“Some 30 minutes later, between 2010 and 2030 local, a UK security team supporting a day visit by British diplomats dropped off vehicles and equipment at the SMC (per arrangements made after the UK diplomatic office in Benghazi suspended operations in June 2012)," the report continues. "When the UK security team departed via the C1 gate at about 2030 local, there were no signs of anything unusual, including no roadblocks outside of the compound, and traffic flowed normally.”

Immediately before the attack, a Libyan Supreme Security Council police car that had been parked outside the embassy for about 40 minutes, departed from the scene.

“An SSC police vehicle, which had arrived at the main compound gate (C1) at 2102 local, departed at 2142,” says the report. “The Special Mission had requested that a marked SSC police car be posted outside of the compound 24/7, but in practice a car was there only intermittently.”

It was then the attack started.

“Around the same time, the TDY RSO [temporary duty regional security officer] working in the TOC [tactical operations center] heard shots and an explosion,” says the report. “He then saw via security camera dozens of individuals, many armed, begin to enter the compound through the main entrance at the C1 gate. He hit the duck and cover alarm and yelled a warning over the radio, and recalled no such warning from the February 17 or BML guards, who had already begun to flee to points south and east in the compound, towards the Villa B area. ARSOs 1 and 2 heard an attack warning from the BML guards passed on over the radio. The TDY RSO also alerted the Annex and Embassy Tripoli by cell phone.

“The other three ARSOs behind Villa C also heard gunfire and explosions, as well as chanting, and responded immediately along with ARSO 4, who was inside Villa C,” says the report.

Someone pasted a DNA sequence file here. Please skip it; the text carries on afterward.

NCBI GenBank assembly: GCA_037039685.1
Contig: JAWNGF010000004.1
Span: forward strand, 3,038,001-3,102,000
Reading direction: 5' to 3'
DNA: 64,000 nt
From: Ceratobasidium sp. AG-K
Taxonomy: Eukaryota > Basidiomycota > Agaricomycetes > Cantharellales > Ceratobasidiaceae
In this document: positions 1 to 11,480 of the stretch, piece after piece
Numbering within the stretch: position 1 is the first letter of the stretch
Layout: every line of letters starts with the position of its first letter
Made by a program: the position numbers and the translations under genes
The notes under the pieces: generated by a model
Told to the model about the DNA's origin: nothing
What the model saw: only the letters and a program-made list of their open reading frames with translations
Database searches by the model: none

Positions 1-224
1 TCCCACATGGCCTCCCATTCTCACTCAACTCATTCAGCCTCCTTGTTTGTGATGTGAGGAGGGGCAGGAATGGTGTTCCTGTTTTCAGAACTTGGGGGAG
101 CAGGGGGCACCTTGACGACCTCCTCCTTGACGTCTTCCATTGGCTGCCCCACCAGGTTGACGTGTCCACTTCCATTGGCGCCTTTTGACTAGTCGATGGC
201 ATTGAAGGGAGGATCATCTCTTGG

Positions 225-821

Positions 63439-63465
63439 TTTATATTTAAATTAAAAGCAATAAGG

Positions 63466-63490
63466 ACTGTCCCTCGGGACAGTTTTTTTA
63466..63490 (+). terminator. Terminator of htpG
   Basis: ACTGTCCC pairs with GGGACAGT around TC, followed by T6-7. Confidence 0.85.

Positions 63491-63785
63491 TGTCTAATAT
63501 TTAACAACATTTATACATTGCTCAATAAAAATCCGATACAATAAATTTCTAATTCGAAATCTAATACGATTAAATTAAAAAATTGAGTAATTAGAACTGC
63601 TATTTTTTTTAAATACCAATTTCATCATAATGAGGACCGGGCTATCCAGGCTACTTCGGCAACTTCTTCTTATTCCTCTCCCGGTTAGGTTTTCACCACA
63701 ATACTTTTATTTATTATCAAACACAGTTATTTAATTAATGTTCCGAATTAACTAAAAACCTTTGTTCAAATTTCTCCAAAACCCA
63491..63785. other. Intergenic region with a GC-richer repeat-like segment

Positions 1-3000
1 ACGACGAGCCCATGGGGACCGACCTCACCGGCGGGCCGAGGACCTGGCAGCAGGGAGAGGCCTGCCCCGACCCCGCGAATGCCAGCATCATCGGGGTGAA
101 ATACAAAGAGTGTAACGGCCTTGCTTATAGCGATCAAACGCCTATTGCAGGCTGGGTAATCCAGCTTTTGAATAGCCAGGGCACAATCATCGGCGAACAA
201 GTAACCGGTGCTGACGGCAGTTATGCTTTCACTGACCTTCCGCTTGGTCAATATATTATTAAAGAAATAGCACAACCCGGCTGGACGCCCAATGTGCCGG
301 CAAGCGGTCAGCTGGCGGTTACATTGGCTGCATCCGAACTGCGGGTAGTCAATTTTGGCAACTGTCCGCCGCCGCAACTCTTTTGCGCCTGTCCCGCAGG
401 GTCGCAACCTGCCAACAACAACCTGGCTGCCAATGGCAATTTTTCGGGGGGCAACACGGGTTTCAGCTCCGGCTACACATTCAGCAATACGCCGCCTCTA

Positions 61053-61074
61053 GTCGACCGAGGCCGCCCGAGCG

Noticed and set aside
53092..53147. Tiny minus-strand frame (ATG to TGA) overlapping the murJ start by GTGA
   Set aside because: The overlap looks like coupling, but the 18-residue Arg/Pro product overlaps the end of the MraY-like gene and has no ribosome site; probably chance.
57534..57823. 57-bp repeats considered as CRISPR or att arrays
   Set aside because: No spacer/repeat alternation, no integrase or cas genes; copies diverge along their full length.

“The Board concluded that no protest took place before the Special Mission and Annex attacks, which were unanticipated in their scale and intensity,” say the report.

Nonetheless, two days after this terrorist attack on the U.S. diplomatic mission in Benghazi, CIA Director Petraeus told the House intelligence committee that there had been a protest outside the mission against the anti-Muslim YouTube video prior to the attack. Two days after Petraeus's testimony, Amb. Rice suggested the same thing on multiple Sunday talk shows.

A senior U.S. official familiary with the drafting of the talking points later explained that there was no effort to mislead or deceive people in drafting them.

“The unclassified talking points were drafted by CIA and reflected what it believed at that point in time," said this official.

"The points were reviewed by CIA leadership and coordinated in the interagency at a senior level," the official said. "The points were not, as has been insinuated by some, edited to minimize the role of extremists, diminish terrorist affiliations, or play down that this was an attack. There were legitimate intelligence and legal issues to consider, as is almost always the case when explaining classified assessments publicly. First, the information about individuals linked to al-Qaeda was derived from classified sources. Second, when links were so tenuous—as they still are—it makes sense to be cautious before pointing fingers so you don’t set off a chain of circular and self-reinforcing assumptions. Third, it is important to be careful not to prejudice a criminal investigation in its early stages.”

“There was never any effort or intent to mislead or deceive," said the official. "This was a complicated and imperfect coordination process, and no single person had all the information on the edits. At the end of that process, however, the final version was signed off on by all the appropriate people at CIA and throughout the interagency.”